Mongol Nazis?!
August 16, 2008 3:59 PM   Subscribe

A friend of mine has just returned from Mongolia and was describing roving mad-max style gangs of men using Nazi symbols, with apparently limited understanding of their meaning in the west. Where can I read more about Mongolian Nazis? Is this really prevalent? How did they come to hear about Nazis in the first place? Do they get along with western neo-nazis (despite being ethnically Mongolian)?

It just sounds so surreal...
posted by phrontist to Society & Culture (19 answers total) 7 users marked this as a favorite
Do you know that they are Nazis or just that they use some of the same symbols?
posted by winston at 4:07 PM on August 16, 2008

Best answer: Dayar Mongol Movement: in Mongolia, the swastika-type of symbol is a traditional symbol known as the “has temdeg” with four arms that revolve around the pole star (altan hadaas or “Golden Nail”) like the four seasons.
posted by not sure this is a good idea at 4:13 PM on August 16, 2008 [1 favorite]

Could it be related to this?

The article says that swastikas are traditional symbols in Mongolia. So unrelated to Nazis in this case.

Note that in other countries swastikas are a symbol of Buddhism, again no connection to Nazis.
posted by needled at 4:16 PM on August 16, 2008

The swastika (as the nazis called the symbol) has ben used in both hinduism and buddhism for thousands of years. The mongolians nomads are wearing buddhist symbols. It has absolutely nothing to do with nazism or white power.

Here is one link to a page with various articles about the use of the symbol in Buddhism.

The same symbol, by the way, can be found in the art work of south-west Native Americans, like the Navajo. And it is also found in various cultures of pre-christian northern Europe, like the Celts, Finns, and early Germanic groups (which is where Hitler got it from).
posted by Flood at 4:17 PM on August 16, 2008

Buddhism is a major religion in Mongolia, and one of the symbols is the swastika - which is commonly misinterpreted by Westerners. So you may be basing it on your limited understanding of what some symbols mean in the East.

The roving mad-max style gangs I can't explain - but it may not be as sinister as you think based on the information you have. They may have been monks really keen on getting to a prayer session or something.
posted by gomichild at 4:18 PM on August 16, 2008

Response by poster: The swastika (as the nazis called the symbol) has ben used in both hinduism and buddhism for thousands of years.

Yeah, I'm quite aware of the buddhist significance of the symbol, as was my friend. He was quite clear that these groups (which were widespread) were using it with the intent of being associated with Nazis... the red, white, and black color scheme, military style coats, etc. Some of these "nazis" got in to an argument about Hitler with German medical volunteers.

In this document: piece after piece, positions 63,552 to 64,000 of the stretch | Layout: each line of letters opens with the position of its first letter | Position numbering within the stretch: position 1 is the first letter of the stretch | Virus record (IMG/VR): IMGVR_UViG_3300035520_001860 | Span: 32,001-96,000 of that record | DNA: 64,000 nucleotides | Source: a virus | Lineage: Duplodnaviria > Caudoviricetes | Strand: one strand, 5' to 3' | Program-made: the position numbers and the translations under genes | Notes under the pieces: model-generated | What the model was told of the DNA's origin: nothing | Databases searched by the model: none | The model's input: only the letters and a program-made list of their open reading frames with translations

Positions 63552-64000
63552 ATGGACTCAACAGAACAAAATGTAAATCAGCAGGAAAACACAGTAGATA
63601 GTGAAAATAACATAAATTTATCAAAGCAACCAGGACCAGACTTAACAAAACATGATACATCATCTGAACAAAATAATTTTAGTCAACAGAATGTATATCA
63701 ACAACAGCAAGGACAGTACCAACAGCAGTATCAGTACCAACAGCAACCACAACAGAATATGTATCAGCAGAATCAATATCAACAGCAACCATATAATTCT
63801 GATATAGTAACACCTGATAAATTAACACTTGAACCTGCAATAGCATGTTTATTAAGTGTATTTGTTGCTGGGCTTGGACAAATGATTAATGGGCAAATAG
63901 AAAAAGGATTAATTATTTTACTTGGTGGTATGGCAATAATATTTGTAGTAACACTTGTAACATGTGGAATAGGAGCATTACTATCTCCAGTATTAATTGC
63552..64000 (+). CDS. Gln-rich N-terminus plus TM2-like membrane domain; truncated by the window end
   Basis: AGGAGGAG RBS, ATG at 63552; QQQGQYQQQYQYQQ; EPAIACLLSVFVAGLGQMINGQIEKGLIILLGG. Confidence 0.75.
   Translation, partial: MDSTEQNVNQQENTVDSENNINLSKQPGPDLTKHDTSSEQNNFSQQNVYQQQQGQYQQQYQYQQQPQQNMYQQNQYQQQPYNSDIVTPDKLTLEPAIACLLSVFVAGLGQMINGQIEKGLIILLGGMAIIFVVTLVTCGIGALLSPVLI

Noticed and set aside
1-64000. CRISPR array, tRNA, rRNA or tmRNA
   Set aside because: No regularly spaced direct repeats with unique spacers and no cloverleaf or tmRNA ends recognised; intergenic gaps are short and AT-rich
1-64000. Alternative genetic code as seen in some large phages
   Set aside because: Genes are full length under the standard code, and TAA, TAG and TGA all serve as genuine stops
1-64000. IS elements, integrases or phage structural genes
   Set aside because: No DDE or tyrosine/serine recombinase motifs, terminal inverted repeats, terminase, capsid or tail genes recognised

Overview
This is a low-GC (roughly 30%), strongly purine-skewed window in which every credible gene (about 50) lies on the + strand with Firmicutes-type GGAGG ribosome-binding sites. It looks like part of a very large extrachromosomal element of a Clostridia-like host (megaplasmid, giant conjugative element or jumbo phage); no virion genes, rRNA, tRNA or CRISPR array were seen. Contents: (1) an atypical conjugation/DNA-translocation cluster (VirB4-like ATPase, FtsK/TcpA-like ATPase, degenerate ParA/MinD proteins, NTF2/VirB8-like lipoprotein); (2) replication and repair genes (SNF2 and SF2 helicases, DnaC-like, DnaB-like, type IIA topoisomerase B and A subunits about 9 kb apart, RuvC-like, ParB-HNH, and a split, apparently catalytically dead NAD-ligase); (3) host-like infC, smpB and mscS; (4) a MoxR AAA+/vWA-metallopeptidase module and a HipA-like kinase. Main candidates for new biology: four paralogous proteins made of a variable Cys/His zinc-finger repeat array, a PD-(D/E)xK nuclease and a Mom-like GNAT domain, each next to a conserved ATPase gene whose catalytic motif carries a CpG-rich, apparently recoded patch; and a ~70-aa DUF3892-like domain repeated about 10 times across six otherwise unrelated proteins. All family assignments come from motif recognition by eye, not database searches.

posted by phrontist at 4:38 PM on August 16, 2008

Swastikas symbols are always unsettling when they pop up, but context is everything. There's a cathedral in Cobh where swastikas are the border pattern around the entire floorplan of the very large interior. It was started in 1868, so there's the context for you.
posted by DarlingBri at 4:39 PM on August 16, 2008

Response by poster: Oh, he also mentioned they were very anti-chinese (more radically than the general population).
posted by phrontist at 4:41 PM on August 16, 2008

Response by poster: Ah, and they sprayed graffiti with nazi symbols and some derivation of the world "aryan".
posted by phrontist at 4:42 PM on August 16, 2008

Best answer: This blog post suggests that they are part of an ultra-nationalist movement, which is hostile to Chinese immigrants and "Mongolians working with foreigners against national interest". Basically, it's sort of a counterpoint to the article linked by not sure and needled. As an outsider reading the two links, it's not clear to me whether this protest is currently manifesting itself as racism against non-Mongolians, or a reaction to the Chinese actively trying to take over their country (perhaps a combination of both).
posted by Deathalicious at 4:59 PM on August 16, 2008

Response by poster: Ah, now we're getting somewhere... googling "dayar mongol" produces these surreal images.
posted by phrontist at 5:04 PM on August 16, 2008

Response by poster: This is mind melting.